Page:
For example, I do not think it is uncommon for UR to lead off with a [card gore-house chainwalker]Chainwalker[/card] and then follow that up with a Vassal Soul. While this is hardly a bad draw, it is just doing half of what Rakdos wants and half of what Azorius wants. While that is not the worst thing, it does limit the number of cohesive playables that the guild can have.
In that world, all of the mono-blue and mono-red cards from other places work out fine, but there are not too many UR cards that this sort of deck gets to take advantage of.
Teleportal is probably the big exception here, as it does provide an Overrun effect when you need it, but is that better than splashing that card in either Azorius or Rakdos? There are no Rocs or Hellhole Flailers to really reward you for moving in on an aggressive version of Izzet.
That is not to say that UR cards cannot be powerful. Izzet Charm and [card izzet staticaster]Staticaster[/card] are both solid, but neither one gives you a direction to move in. Because of this, Izzet really needs some good rares or uncommons to have a solid deck rather than relying on a bunch of internal synergy. I think Izzet will most often be the recipient of splashes in terms of both it needing to pick up a 3rd color to have a cohesive strategy, as well as other archetypes picking it up as their splash color.
As would be expected, the Rakdos guild offers the most aggressive deck in the format. In fact, some believe that it is the only actual aggro deck available. While I do not necessarily agree, I do think that a well-built Rakdos aggro deck can be one of the scariest things in the format.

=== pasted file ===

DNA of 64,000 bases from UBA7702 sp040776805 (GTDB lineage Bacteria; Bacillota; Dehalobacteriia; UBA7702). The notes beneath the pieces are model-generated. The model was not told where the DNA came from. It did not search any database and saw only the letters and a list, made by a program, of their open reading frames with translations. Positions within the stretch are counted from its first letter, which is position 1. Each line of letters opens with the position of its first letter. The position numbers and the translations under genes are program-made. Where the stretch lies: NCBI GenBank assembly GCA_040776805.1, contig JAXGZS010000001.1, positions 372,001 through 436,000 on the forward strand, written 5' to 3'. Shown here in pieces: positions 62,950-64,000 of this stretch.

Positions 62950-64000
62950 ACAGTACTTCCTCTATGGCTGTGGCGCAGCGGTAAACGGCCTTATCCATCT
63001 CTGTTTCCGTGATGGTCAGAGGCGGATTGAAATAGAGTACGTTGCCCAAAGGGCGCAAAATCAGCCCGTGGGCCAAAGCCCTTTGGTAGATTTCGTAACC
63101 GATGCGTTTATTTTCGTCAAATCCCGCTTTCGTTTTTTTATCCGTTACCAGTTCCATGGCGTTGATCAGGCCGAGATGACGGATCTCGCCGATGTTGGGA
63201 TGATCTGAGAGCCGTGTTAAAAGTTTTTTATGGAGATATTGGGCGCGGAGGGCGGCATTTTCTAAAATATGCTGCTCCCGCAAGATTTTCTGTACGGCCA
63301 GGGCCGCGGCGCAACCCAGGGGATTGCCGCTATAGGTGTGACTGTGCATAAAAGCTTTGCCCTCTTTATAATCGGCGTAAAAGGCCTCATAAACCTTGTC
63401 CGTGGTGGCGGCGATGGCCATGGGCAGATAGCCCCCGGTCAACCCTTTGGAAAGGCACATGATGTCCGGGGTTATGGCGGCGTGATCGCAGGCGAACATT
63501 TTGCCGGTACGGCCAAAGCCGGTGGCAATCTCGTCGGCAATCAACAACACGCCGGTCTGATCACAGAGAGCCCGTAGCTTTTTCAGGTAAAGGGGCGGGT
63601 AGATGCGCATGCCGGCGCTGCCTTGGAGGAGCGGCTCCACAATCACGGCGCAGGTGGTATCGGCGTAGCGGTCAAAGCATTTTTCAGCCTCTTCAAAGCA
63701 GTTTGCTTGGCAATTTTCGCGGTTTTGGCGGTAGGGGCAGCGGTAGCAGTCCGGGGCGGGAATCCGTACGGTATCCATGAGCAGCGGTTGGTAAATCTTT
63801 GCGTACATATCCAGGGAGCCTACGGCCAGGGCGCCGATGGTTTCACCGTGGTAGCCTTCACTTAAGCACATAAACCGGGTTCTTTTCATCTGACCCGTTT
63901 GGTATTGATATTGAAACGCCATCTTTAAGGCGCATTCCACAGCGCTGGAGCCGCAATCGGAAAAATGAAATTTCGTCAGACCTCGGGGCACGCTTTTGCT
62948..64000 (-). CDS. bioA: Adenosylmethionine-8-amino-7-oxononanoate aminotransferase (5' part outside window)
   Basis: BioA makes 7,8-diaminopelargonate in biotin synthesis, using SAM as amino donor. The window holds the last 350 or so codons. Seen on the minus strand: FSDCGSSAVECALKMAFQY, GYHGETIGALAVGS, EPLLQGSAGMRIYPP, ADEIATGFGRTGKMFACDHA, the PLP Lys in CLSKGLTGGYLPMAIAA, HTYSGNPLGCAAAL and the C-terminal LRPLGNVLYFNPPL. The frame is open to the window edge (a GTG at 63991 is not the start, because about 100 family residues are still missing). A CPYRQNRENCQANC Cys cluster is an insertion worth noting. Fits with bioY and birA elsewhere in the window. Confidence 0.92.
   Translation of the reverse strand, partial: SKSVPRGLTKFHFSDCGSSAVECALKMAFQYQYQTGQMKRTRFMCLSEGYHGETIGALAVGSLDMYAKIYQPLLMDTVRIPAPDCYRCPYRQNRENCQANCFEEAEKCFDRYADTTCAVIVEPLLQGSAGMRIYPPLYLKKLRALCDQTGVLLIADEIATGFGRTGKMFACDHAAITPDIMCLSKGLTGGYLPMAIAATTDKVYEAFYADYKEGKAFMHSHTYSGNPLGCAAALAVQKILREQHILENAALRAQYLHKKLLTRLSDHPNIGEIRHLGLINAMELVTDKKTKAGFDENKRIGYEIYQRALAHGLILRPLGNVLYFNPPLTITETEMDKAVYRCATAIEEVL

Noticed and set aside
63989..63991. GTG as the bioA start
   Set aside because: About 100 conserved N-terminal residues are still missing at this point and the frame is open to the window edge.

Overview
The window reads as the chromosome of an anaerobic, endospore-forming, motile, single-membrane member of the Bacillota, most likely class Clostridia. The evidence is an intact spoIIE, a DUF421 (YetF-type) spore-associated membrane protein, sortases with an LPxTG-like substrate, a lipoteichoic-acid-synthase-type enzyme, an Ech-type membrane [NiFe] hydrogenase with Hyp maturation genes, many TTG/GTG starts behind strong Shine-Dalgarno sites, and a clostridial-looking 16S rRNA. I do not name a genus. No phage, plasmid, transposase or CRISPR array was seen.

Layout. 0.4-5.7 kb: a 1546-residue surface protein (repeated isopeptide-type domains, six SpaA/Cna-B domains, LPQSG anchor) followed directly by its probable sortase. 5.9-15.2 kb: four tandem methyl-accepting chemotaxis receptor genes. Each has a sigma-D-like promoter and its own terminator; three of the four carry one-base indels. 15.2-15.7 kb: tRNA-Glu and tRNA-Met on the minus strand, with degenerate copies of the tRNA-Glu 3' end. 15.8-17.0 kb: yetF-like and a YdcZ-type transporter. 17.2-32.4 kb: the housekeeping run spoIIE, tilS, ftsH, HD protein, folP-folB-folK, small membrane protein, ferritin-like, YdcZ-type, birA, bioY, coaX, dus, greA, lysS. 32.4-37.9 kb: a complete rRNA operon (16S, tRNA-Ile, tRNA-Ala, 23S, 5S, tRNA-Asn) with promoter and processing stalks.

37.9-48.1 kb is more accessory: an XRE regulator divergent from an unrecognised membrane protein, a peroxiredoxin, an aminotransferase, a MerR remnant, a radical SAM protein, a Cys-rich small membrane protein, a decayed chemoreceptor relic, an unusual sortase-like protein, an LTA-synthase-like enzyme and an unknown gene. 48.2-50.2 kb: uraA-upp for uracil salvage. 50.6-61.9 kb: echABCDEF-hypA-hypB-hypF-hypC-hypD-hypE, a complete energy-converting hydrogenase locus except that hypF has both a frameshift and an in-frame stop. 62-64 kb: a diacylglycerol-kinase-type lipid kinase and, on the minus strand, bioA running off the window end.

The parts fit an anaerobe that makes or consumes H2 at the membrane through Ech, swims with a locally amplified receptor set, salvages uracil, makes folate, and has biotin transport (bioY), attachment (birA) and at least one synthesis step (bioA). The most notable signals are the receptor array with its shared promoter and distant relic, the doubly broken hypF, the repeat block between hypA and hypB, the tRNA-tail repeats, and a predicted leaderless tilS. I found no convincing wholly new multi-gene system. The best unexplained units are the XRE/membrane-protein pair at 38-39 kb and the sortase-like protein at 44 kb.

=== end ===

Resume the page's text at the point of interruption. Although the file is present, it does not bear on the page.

One big issue with the deck is a lack of one-drops that actually have an impact on the game. Bellowing Lizard is not exactly a high quality card, nor are the [card drainpipe vermin]Rats[/card]. Obviously Rakdos Cackler is ideal in this archetype, but it is an uncommon and you are rarely going to get two of them, let alone enough to consistently have a 1-drop on turn one. Because of this, there is even more pressure on the 2-drop slots for the deck. Luckily for the guild though, it has an abundance of solid 2-drops.
The best thing about Rakdos aggro is its way to finish the game after the ground builds into a stall, or you have simply lost all of your creatures. [card explosive impact]5 damage to the face[/card], Lobber Crew, [card rix maadi guildmage]the Guildmage[/card], and Traitorous Instinct are all more than acceptable finishers and Rakdos has access to all of them.
If you are not interested in being aggressive, but still want to be Rakdos, you need to rely on the copious removal and then pick up as many defensive options as you can. If the card says defender and is black or red, it is probably worth considering assuming you do want to go down this route. You really don’t lack in big creatures to end the game with or removal, so really it is just about slogging through those middle turns when the Hill Giant’s and 3/3′s for 3 are putting pressure on you and you aren’t staring at a hand full of removal.